Selecting Data from Multiple Tables

INTERSECT and EXCEPT operators

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This video explains how to use the Intersect and Except Set Operators to combine result sets.


  • SQL
  • T-SQL
  • Set Operators
  • Union
  • Union All
  • Except
  • Intersect

About this video

John Deardurff
First online
05 April 2019
Online ISBN
Copyright information
© John Deardurff 2019

Video Transcript

In this video segment, we’re going to discuss the intersect and except set operators. Typically, when we’re referring to sets, we’re talking about the records that are returned from a select statement. There are times though we want to combine those select statements into a single result set. That’s why we have our set operators.

Now, previously, we did discuss the union and union all set operators. For this video segment, we’re going to focus on the intersect and except. The intersect operator will combine the two select statements, but will only return results sets that will appear in both sets, where the except operator will return rows from the first set unless it is also in the second set. Now, of the four operators, it is important in which order that I write my select statements for the except statement, because it will look at the first select statement and will return all those records except if it’s in the second.

So let’s look at our Management Studio. Previously, we had written a union statement to return the records from both the employees table and the customers table. But remember, with the union statement, it did not return any duplicates. Now, if I replace the union statement with the intersect– intersect operator– it will return all the records from the employees table that was also in the customers. So this is telling us that we have at least one employee and one customer that are in Indianapolis, Los Angeles, and New York. The opposite of that is if I use the except. So it’s going to find everybody in the employees unless there is a matching record in the customers.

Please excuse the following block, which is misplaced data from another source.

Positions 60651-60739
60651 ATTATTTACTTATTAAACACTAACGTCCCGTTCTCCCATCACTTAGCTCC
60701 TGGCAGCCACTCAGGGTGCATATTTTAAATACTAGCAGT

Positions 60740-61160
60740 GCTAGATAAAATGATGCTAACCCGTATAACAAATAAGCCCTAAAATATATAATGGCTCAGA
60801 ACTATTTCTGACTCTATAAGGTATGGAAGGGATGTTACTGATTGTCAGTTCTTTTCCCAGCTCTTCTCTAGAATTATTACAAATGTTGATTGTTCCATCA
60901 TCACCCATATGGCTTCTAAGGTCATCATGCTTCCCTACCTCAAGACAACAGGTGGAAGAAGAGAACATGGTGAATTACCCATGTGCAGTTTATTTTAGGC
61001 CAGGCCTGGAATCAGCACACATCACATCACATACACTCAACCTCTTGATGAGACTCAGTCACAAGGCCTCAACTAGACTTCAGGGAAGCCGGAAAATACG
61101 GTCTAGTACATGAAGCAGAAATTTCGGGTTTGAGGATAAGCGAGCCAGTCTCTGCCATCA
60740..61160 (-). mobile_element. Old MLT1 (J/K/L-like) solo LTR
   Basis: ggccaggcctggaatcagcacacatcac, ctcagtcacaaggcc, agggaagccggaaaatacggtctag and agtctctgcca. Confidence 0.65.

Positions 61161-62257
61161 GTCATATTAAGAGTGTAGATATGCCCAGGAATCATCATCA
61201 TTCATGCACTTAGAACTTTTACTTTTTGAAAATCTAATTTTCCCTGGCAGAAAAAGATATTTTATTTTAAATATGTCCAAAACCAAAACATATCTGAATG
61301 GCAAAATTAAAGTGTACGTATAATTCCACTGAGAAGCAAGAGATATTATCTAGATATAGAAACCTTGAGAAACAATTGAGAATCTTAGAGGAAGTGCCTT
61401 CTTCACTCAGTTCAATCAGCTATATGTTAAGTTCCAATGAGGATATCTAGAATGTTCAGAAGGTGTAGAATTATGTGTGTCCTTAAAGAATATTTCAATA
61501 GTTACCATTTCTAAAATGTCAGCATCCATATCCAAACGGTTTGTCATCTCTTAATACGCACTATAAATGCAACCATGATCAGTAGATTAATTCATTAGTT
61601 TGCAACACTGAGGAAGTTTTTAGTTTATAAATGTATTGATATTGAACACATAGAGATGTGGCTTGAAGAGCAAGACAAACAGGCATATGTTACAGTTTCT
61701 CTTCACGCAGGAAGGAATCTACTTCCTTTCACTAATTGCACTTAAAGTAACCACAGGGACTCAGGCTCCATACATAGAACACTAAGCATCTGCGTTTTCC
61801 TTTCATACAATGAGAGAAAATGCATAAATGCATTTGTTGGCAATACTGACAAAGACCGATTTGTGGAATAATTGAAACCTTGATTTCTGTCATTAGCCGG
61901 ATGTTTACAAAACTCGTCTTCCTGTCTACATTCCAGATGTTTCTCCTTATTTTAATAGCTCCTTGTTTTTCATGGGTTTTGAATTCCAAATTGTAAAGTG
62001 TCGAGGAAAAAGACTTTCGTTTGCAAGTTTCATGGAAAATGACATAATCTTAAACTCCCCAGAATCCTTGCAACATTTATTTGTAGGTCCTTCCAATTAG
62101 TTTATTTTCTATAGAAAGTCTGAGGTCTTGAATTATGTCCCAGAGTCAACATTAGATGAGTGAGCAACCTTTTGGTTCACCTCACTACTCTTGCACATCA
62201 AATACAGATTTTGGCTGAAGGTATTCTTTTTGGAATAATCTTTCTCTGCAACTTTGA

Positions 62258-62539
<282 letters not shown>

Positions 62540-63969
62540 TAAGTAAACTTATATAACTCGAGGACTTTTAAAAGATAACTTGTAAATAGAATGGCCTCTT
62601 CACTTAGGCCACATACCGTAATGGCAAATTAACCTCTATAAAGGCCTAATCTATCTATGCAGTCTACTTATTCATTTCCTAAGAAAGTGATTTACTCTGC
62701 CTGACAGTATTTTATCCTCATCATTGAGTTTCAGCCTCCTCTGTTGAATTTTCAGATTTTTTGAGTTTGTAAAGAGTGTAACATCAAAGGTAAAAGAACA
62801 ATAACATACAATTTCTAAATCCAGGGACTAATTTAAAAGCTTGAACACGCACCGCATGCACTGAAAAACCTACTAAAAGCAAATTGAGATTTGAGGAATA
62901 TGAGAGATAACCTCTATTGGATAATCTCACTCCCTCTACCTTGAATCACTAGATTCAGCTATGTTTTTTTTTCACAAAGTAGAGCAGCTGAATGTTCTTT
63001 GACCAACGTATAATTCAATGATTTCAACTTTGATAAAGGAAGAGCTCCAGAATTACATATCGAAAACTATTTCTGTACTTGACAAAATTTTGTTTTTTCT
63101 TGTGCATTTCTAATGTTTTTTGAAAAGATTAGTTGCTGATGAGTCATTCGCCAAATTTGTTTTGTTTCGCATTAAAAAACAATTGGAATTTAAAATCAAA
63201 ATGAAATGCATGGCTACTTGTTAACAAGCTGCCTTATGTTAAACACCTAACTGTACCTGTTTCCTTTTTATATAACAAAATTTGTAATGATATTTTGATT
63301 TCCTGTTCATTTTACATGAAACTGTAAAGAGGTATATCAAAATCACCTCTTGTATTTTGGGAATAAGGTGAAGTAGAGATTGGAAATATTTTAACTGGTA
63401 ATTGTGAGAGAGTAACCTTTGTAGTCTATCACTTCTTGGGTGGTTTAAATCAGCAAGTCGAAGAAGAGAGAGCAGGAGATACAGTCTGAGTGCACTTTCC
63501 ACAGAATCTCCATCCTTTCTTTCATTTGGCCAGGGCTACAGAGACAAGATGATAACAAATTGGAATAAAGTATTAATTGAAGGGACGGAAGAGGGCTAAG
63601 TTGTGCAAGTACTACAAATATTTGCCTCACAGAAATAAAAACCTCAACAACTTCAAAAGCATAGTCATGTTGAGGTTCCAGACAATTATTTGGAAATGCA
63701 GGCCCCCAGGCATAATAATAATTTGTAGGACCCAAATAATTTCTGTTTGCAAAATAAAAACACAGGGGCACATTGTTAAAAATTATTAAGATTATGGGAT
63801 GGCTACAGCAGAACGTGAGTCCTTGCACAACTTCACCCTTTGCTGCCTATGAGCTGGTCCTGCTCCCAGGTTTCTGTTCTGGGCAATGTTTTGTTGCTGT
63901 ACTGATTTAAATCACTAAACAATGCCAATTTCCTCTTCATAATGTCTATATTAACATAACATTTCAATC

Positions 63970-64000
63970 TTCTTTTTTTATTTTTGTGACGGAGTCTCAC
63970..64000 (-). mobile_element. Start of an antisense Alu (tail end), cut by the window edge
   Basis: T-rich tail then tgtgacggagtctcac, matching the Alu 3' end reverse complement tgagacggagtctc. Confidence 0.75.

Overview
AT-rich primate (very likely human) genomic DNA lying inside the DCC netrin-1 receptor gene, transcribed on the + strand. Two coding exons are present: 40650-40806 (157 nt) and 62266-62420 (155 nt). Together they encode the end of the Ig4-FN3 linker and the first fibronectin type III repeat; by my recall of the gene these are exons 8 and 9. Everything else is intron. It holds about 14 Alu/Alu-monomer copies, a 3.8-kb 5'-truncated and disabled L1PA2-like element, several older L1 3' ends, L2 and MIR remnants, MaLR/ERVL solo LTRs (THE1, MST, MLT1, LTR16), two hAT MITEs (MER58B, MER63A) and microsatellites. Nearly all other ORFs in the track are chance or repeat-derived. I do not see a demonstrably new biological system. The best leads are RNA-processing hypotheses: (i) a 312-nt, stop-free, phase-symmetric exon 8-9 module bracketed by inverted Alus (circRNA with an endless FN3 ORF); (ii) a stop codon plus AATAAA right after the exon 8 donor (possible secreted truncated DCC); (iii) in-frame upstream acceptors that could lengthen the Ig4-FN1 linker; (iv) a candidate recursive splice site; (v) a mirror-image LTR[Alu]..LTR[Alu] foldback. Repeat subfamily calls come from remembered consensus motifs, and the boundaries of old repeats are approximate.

So in this case, Houston. So I have an employee in Houston, but I do not have a customer in Houston. As I mentioned, for the except operator, it is important which select statement I run first. If I switch these around, and instead of having the employees table first, I cut and paste and put the except keyword there– I’ll go ahead and remove the other except keyword. Now I’ll get a different result, because now I’ll see that I have a customer in Chicago where I’m returning all the records from the customers table, except if there’s a matching record in the employees. So this video segment, we’ve discussed the intersect and except set operators.